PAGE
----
Difference between revisions of "Decoding exercises: "ng""

From Teflpedia
(As /ŋg/: mongoose)
(As /ŋg/: Making similar to previous section)
Line 18: Line 18:
==As /ŋg/==
==As /ŋg/==
*/æŋg/: anger - angle - angry - language - languid - tangle
*with /æ/: anger - angle - angry - language - languid - tangle
*/{{e}}ŋɡ/: penguin
*with /{{e}}/: penguin
*/ɪŋg/: bingo - finger - linger - single
*with /ɪ/: bingo - finger - linger - single
*/ɒŋɡ/: mongoose
*with /ɒ/: mongoose
*/ʌŋg/: fungus - hunger - hungry - mongrel
*with /ʌ/: fungus - hunger - hungry - mongrel
:*/ɒŋɡ,{{bre}} ɔːŋɡ{{ame}}/: longer/longest - stronger/strongest
:*with /ɒ,{{bre}} ɔː{{ame}}/: longer/longest - stronger/strongest
:*/ʌŋg/: younger/youngest
:*with /ʌ/: younger/youngest
==As /ng/==
==As /ng/==

Revision as of 20:28, 16 August 2017


danger /ˈdeɪndʒər/


anger /ˈæŋɡər/


singer /ˈsɪŋər/

IPA vowels
æ ɑː
trap father - start
dress face square
ɪ ɪə
kit fleece near
ɒ əʊ ɔː
lot goat taught
ʊ ʊə
foot goose mature
juː jʊə
cute cure
ʌ ə ɜː
strut comma nurse
price mouth choice
IPA consonants
Normal sound: /b, d, f, g, h, k, l, m, n, p, r, s, t, v, w, z/
 ʃ  ŋ
show church sing
ʒ  j 
usual judge you
θ ð s
think that see
IPA Stress
ˈ Primary stress
hotel /həʊˈtel/
ˌ Secondary stress
IPA Syllabification
. nitrate /ˈnaɪ.treɪt/, night-rate /ˈnaɪt.reɪt/

Together with the article on possible pronunciation difficulties, this page sets out some common (or not...) words teachers can use to help their students become more aware of how they can sound out more correctly the different sounds corresponding to words containing "ng".

More often than not, these supposed difficulties depend more on the interference of L1 than on the actual difficulties posed by English, and many, if not most students will greatly improve their pronunciation by simply becoming aware of certain differences - together with a minimum of practice.

Don't forget that intonation, linking and stress, both for individual words and for sentence stress, are also, of course, of vital importance in speaking better English.

In English, both in Received Pronunciation and in General American, "ng" often corresponds to the final consonant sound of IPA phonetic symbol /ŋ/ in words like "sang", "sing", "song" and "sung" and, of course -ing forms. However, not all words with "ng" have that /ŋ/: cf. angle and angel.

As /ŋ/

  • with /æ/: bang - gang - hang - hanger - hanging - rang - sang - slang;
  • with /ɪ/: bring - ring - sing - singer - sting - string - swing - thing - wing - wring;
  • with /ɒ/BrE or /ɔː/AmE: belong - long - song - strong - wrong
  • with /ʌ/: hung - lung - sung - tongue;

As /ŋg/

  • with /æ/: anger - angle - angry - language - languid - tangle
  • with /e/: penguin
  • with /ɪ/: bingo - finger - linger - single
  • with /ɒ/: mongoose
  • with /ʌ/: fungus - hunger - hungry - mongrel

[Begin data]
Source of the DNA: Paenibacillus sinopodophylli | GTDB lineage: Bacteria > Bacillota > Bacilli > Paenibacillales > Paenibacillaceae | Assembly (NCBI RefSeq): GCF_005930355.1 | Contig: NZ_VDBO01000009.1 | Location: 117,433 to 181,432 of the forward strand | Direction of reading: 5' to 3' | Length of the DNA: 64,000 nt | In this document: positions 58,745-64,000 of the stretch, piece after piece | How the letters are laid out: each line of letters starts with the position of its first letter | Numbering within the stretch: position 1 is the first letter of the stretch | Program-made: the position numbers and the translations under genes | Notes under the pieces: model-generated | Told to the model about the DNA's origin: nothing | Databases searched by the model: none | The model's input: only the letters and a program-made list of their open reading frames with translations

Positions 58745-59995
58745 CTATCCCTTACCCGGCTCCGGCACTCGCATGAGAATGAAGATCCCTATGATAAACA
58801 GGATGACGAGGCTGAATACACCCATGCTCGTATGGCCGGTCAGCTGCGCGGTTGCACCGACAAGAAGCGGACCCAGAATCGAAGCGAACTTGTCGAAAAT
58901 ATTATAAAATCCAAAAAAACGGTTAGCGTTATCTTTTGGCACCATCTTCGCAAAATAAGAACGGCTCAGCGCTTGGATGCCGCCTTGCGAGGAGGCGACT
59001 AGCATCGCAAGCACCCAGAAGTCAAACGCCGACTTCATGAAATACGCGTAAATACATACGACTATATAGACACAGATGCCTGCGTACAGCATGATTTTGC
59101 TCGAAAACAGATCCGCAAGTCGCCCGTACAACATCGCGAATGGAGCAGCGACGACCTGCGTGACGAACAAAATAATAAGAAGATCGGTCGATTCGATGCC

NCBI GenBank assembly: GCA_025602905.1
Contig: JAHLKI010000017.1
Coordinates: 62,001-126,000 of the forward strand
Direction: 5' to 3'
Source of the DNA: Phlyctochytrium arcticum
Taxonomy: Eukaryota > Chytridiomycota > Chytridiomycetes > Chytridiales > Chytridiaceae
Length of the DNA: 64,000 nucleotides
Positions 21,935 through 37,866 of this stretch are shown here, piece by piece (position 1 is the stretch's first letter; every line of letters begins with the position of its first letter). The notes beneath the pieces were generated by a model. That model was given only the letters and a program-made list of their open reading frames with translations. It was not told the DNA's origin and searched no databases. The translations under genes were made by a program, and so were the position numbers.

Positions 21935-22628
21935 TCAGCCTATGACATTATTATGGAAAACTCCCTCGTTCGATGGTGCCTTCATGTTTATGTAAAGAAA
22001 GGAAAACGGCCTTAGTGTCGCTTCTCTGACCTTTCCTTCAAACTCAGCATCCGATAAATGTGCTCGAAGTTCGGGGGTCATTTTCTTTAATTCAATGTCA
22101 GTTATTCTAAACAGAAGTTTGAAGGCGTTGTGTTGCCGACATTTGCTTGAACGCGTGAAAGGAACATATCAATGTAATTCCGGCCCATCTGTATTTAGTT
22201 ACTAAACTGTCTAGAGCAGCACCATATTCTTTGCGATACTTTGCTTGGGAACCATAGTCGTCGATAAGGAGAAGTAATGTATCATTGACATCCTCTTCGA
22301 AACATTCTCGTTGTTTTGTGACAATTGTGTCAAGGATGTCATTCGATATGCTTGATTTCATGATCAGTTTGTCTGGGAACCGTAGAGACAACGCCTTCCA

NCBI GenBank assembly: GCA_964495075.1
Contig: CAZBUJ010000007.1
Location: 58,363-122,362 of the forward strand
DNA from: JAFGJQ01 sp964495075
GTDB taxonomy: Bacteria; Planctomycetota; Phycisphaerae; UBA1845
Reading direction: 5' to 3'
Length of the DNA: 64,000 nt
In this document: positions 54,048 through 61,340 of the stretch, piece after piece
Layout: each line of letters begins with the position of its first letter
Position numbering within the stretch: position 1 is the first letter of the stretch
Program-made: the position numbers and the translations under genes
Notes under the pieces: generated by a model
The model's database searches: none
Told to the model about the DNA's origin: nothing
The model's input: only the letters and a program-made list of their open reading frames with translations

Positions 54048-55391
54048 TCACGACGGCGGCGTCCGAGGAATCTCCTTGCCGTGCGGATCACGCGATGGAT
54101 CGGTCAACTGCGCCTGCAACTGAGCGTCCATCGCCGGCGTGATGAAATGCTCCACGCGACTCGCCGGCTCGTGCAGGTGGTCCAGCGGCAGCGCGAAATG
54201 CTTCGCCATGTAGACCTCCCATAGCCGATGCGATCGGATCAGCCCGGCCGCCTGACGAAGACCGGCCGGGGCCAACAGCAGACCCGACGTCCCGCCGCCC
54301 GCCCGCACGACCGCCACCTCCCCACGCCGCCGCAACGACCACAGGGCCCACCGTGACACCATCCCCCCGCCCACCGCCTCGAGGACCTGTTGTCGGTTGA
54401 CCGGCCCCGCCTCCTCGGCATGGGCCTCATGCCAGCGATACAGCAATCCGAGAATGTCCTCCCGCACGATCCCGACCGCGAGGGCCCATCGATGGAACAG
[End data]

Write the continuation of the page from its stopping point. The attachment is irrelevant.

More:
• Comparatives
  • with /ɒ,BrE ɔːAmE/: longer/longest - stronger/strongest
  • with /ʌ/: younger/youngest

As /ng/

In careful pronunciation it is possible to pronounce [ng]. However often these words are pronounced with [ŋg]. See IPA phoneme /n/#Assimilation.

  • congratulate - downgrade - engage - engrave - ingrown - ungrateful

As /ŋk/

  • length /leŋkθ, leŋθ/[1] - strength /streŋkθ,[2] streŋθ[2][3]/

As /ndʒ/

  • mid-position pronunciation of /n/ + /dʒ/: angel - bungee - danger - engine - engineer;
  • final pronunciation of /ndʒ/: arrange - binge - change - fringe - hinge - lounge - orange - revenge - singe - sponge - strange - whingeBrE (complain)


See main article Homophone.

  • hangar - hanger; ring - wring


  • fungi can be pronounced /ˈfʌŋɡaɪ/; /ˈfʌndʒaɪ/ or /ˈfʌndʒɪ/[4]
  • The Vietnamese last name Nguyen is anglicized as /wɪn/[5]

Anticipated pronunciation difficulties depending on L1

Preconceived ideas and other interferences from L1 obviously interfere in many cases with how students perceive - and pronounce - sounds/words in English. The following section aims to point out some of the most typical difficulties teachers and students may encounter regarding pronunciation.


At the back of every native Spanish speaker's mind is that nagging doubt as to whether to pronounce any g they see as /dʒ/, as in age or /g/ as in bag. This means that Spanish speakers habitually pronounce sing as */sɪŋg/ instead of /sɪŋ/ and doubt if it is /ˈæŋgər/ or */ˈændʒər/.

See also


  1. Collins English Dictionary, length
  2. 2.0 2.1 Dictionary.com Unabridged. Random House, Inc., strength
  3. Collins English Dictionary, strength
  4. fungi Collins English Dictionary
  5. BBC News, Vietnam: Where saying 'I love you' is impossible, section 10 Half of Vietnamese share a surname few foreigners can pronounce

External links